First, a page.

What else is out there? At Future Fields, we looked beyond plants and sought an option that we truly felt could satisfy the above rubric and massively scale protein production. We found the answer in a tiny but mighty organism.
We replaced the steel tank with a fruit fly.
Drosophila melanogaster, otherwise known as the common fruit fly, has been studied for over a century for genetics and human development. Its rich scientific legacy contributing to six Nobel Prizes, fruit flies have often been described as the model organism for biological and genetic research. Harnessing this knowledge, we applied it in the recombinant protein industry to develop the ultimate biomanufacturing platform.
Stable, high-yield protein expression in fruit flies allows plateaus in cost and scalability to be broken because the system doesn't rely on complex infrastructure. It also allows for modularity in upstream production, which facilitates controlled, linear scaling, as opposed to massive step-wise jumps in scale that are typically utilized in bioreactor systems (ex. 1 liter tank to 100 liter tank to 1,000 liter tank). This offers more flexibility and control over production quantities.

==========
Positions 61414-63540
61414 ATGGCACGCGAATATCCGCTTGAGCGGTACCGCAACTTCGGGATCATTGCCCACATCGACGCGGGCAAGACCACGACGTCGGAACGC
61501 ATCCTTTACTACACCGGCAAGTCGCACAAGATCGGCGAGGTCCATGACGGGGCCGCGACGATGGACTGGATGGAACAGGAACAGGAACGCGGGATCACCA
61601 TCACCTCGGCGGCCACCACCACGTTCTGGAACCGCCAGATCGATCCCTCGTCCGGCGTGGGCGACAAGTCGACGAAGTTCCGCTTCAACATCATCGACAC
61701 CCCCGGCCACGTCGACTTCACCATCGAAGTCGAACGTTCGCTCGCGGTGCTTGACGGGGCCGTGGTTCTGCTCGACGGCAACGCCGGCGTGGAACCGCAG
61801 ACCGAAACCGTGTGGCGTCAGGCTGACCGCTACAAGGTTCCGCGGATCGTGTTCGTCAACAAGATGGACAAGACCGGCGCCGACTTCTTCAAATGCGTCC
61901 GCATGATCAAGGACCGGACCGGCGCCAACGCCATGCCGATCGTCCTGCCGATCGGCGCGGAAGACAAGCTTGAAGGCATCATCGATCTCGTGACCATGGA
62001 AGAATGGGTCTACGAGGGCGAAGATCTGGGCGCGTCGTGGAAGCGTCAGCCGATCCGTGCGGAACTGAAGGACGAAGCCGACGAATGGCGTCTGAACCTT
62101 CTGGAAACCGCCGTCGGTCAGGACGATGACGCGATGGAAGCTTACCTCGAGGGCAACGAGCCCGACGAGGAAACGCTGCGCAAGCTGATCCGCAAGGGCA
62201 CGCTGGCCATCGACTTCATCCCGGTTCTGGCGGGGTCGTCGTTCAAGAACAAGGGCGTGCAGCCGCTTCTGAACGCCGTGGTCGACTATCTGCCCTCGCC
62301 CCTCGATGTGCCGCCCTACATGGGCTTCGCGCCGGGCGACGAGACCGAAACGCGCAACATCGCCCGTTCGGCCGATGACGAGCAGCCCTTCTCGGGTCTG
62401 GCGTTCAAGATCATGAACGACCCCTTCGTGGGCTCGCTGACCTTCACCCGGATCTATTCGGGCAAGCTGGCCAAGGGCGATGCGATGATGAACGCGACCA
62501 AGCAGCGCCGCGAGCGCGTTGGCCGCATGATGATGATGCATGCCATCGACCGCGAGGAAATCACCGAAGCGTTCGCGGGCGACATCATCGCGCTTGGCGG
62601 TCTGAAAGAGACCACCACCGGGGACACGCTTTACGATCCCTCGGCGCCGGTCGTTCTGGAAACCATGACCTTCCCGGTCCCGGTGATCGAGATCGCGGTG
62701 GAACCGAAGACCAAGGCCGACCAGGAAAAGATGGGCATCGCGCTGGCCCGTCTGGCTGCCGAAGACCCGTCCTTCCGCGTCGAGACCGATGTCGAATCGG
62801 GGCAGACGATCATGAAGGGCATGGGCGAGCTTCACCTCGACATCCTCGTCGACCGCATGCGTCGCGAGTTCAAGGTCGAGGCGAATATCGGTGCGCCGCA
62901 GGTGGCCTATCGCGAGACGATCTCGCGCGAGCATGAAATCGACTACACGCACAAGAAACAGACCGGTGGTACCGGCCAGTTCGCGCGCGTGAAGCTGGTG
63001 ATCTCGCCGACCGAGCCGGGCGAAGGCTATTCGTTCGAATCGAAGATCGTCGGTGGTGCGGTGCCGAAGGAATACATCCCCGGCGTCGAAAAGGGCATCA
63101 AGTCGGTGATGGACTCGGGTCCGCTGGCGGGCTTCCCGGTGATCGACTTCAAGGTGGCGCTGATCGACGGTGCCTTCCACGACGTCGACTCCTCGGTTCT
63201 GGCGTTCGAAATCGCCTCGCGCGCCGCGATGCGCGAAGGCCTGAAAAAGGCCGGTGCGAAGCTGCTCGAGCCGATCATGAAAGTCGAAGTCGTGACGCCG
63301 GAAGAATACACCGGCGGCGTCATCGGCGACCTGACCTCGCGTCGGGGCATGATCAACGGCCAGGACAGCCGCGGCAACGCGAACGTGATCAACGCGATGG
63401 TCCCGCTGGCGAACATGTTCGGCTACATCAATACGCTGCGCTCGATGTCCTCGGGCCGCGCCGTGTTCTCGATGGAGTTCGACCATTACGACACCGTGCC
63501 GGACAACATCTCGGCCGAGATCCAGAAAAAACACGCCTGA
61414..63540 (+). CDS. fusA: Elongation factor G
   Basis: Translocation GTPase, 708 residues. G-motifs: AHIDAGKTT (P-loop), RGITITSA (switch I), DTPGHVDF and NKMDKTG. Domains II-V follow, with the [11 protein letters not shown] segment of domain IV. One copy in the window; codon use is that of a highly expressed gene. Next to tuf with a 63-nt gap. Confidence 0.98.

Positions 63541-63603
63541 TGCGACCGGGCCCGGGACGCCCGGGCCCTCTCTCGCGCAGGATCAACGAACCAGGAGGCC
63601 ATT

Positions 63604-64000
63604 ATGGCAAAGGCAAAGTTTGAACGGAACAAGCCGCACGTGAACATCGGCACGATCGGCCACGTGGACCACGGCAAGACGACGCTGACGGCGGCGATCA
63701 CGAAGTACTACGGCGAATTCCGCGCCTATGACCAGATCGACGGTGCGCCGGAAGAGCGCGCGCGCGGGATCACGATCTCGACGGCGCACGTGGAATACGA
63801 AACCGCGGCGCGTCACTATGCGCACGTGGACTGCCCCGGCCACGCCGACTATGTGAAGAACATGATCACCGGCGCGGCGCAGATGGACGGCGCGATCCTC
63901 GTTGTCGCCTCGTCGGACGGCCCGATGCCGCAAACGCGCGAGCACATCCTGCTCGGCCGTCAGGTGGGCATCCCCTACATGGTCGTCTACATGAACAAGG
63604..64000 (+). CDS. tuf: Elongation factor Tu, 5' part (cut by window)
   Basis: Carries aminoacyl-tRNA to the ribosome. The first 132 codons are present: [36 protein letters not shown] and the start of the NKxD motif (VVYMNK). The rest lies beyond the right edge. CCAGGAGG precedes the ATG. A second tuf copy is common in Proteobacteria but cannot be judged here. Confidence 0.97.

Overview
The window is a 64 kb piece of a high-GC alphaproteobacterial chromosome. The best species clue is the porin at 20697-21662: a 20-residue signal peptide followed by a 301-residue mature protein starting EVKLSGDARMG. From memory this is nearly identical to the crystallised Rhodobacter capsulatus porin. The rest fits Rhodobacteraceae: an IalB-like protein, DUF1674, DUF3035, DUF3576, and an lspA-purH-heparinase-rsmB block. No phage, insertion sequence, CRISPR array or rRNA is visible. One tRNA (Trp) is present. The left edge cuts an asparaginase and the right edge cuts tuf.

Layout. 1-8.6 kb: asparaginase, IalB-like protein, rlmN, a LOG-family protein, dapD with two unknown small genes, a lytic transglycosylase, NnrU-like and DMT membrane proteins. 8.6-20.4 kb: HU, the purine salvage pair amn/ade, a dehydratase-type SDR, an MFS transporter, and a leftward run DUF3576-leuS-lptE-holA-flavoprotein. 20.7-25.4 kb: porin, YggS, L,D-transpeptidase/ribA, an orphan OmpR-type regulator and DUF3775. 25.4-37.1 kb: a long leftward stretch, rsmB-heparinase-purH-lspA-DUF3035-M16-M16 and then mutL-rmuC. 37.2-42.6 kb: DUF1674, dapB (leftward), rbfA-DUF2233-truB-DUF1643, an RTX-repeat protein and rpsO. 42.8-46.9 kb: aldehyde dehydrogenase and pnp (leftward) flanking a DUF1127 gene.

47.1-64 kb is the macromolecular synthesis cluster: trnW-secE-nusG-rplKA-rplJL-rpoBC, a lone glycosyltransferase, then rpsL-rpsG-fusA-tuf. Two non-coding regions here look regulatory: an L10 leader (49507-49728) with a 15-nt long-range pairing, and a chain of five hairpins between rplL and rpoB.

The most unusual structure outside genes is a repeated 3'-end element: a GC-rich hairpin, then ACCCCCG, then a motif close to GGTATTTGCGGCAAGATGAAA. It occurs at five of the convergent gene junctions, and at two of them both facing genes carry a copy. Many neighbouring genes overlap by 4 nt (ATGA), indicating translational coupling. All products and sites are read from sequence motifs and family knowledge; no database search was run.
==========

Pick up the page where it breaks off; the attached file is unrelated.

Insects are some of the most efficient bio-converters in the world, which massively reduces the energetic costs of biomanufacturing. Fruit flies, in particular, have low energy requirements and develop best at near room temperature. Insects’ efficiency at converting inputs into biomass is unparalleled—there’s a reason that insects make up over half of the global terrestrial biomass. This incredible efficiency in biomass production also permits faster scaling capacity. In fact, with our production system, we can scale a given fly strain from 0 to 120 metric tons of biomass production per day in less than 60 days with minimal capex spend.